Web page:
- Radiation therapy: This treatment uses high-energy waves from a specialized machine to damage or shrink tumors. We use precisely targeted and dosed radiation therapy to destroy cancer cells left behind after surgery. Your child may receive this treatment to control the local growth of the tumor. If an ependymoma has spread, your child's physician may recommend radiation to the whole brain and spinal cord.
- Chemotherapy: Chemotherapy is a drug treatment that interferes with a cancer cell’s ability to grow or reproduce. We may use it before surgery to shrink the tumor. Different groups of chemotherapy drugs work in different ways and are generally systemic treatments. Your child may receive chemotherapy:
- Orally, as a pill to swallow
- Intramuscularly, as an injection into the muscle or fat tissue
- Intravenously, as a direct injection into the bloodstream, or IV
- Intrathecally, as a direct injection into the spinal column through a needle
Ependymoma treatments can depend on the site of the tumor and whether it is recurrent (doesn't resolve after initial treatment) or not.
Within the brain and posterior fossa, outcomes are best when a combination of complete surgical removal and high dose focal radiation therapy is possible. For spinal cord ependymomas, we use a similar approach. An ependymoma that has spread, or metastasized, may require additional chemotherapy and radiation depending on your child’s age.
Follow-up cancer care is critical to your child’s physical, mental, and emotional health. Beyond initial treatment, we continue to care for the physical, mental, and emotional health needs of children through our extensive pediatric cancer survivorship programs, including the Stop & Shop Family Pediatric Neuro-Oncology Outcomes Clinic for pediatric brain tumor survivors. These services address health and social issues, ranging from motor function evaluation and physical therapy to return-to-school and learning programs.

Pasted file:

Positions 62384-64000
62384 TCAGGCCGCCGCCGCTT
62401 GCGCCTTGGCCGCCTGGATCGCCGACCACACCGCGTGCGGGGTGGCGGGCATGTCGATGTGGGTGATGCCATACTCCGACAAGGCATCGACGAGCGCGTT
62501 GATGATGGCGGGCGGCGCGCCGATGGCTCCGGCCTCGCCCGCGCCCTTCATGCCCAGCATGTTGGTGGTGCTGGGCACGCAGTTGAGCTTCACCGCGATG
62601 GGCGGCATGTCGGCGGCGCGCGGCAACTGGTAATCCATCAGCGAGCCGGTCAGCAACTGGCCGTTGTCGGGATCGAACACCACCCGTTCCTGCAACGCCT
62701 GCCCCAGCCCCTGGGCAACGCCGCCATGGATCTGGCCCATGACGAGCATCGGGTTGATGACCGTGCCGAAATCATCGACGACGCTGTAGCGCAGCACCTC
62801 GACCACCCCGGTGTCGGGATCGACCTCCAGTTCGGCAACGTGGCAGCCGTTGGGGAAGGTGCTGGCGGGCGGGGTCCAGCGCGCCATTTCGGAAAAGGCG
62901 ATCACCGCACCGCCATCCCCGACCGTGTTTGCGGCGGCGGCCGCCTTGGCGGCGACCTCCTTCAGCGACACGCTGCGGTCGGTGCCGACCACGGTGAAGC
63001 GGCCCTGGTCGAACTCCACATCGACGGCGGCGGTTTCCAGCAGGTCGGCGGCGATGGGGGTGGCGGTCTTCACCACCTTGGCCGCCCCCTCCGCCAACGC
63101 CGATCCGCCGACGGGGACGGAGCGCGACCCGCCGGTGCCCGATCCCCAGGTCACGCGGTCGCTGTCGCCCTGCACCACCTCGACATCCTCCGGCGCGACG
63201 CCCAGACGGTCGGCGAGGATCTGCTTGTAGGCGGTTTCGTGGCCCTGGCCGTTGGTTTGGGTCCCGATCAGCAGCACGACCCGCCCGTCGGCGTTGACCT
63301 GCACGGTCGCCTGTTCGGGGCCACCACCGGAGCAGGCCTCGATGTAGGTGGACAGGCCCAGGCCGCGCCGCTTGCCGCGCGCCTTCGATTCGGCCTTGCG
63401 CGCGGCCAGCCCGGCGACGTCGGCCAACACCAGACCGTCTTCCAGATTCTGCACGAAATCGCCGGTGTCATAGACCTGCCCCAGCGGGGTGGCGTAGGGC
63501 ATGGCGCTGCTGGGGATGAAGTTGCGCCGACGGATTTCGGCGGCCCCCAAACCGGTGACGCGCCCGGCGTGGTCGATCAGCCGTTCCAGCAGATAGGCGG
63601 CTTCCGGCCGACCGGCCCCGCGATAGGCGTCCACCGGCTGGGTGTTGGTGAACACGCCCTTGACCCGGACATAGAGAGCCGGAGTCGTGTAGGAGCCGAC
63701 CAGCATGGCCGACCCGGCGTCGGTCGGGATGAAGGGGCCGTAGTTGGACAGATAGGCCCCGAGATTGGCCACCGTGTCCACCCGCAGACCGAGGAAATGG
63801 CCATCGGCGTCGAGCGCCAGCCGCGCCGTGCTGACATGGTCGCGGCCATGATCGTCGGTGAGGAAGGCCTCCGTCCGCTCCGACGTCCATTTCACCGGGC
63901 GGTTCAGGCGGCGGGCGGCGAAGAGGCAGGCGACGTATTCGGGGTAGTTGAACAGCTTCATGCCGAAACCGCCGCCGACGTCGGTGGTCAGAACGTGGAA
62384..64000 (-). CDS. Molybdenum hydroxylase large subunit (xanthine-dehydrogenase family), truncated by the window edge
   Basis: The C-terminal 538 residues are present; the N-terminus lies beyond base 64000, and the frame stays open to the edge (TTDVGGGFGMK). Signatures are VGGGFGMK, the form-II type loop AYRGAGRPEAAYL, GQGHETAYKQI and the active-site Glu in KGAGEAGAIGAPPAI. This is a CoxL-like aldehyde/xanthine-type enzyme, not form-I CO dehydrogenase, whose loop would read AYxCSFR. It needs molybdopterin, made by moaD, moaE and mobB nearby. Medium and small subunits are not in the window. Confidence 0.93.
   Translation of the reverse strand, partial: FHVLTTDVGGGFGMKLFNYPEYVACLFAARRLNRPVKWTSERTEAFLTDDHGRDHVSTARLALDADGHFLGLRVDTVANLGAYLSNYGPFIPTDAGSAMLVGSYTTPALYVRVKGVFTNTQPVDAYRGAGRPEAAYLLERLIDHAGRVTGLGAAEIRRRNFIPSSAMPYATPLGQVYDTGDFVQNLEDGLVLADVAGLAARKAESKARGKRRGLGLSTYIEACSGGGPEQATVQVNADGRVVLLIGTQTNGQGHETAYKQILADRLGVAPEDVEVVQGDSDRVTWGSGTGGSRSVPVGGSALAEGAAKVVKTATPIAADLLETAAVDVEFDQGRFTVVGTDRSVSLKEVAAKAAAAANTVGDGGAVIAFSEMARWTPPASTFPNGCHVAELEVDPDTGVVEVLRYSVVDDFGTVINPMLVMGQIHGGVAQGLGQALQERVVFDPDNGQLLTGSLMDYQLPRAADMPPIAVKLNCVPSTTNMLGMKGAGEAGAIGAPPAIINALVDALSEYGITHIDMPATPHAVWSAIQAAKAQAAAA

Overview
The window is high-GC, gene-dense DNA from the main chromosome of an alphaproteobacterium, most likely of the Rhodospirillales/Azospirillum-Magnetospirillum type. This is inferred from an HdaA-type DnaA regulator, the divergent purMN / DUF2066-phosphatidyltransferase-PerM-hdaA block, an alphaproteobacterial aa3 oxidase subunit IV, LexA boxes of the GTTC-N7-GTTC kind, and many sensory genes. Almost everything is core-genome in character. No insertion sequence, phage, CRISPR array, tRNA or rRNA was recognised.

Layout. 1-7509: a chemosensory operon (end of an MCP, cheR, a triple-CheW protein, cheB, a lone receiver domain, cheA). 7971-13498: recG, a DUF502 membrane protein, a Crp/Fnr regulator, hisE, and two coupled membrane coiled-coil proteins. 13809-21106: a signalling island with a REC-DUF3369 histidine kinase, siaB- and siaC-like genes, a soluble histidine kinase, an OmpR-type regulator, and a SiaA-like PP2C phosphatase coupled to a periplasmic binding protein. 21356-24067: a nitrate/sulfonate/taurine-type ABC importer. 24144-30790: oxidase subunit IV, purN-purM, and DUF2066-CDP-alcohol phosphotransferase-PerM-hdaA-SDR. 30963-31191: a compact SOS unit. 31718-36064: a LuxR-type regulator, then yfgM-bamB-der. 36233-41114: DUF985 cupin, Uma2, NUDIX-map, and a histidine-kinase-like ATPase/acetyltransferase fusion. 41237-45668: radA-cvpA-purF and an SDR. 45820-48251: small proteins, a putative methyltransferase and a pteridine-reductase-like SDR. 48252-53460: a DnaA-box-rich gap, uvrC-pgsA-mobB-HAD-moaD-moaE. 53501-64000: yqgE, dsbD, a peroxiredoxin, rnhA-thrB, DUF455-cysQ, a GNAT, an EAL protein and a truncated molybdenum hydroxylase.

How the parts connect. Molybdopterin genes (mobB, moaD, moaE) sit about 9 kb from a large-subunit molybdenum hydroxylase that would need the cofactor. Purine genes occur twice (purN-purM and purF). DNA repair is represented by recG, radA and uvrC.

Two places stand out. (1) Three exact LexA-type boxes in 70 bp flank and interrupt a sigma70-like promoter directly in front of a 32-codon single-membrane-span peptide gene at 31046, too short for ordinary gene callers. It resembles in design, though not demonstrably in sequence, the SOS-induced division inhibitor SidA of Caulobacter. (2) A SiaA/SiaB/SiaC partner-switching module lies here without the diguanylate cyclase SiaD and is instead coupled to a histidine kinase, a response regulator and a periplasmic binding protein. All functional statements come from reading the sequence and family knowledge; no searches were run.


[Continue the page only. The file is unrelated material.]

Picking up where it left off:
Research and Clinical Trials for Childhood Ependymoma
At Dana-Farber/Boston Children’s, we have an unparalleled depth of experience in developing new treatments for brain tumors through clinical trials.
Our researchers investigate pediatric brain tumor topics such as anti-tumor medications, genetic markers on tumor cells, and the long-term effects of treatment and ways to minimize these effects.
In addition to launching our own clinical trials, we also offer trials available through collaborative groups such as the Children's Oncology Group (COG) and the Pacific Pediatric Neuro-oncology Consortium (PNOC). We are also the New England Phase I Center of the Children's Oncology Group. If your child has a progressive or recurrent tumor, she may be eligible for a number of clinical trials available through these groups, or from one of our independent clinical investigators.
If you have questions about clinical trials, your child’s doctor can explain more about what’s available and if your child is eligible.
Long-term Outcomes for Children with Ependymoma
The cure rate for ependymoma with complete surgical removal is 65 percent.
Metastatic, progressive, or recurrent ependymomas are most challenging to cure. In about 12 percent of patients, the disease has spread at the time of diagnosis, and more extensive treatment is necessary to cure the disease. When ependymomas recur, they usually do so at the original tumor site.
Childhood Ependymoma Treatment Team
Our doctors have extensive experience in treating children with ependymoma. See a complete list of the specialists in our Childhood Brain Tumor Center.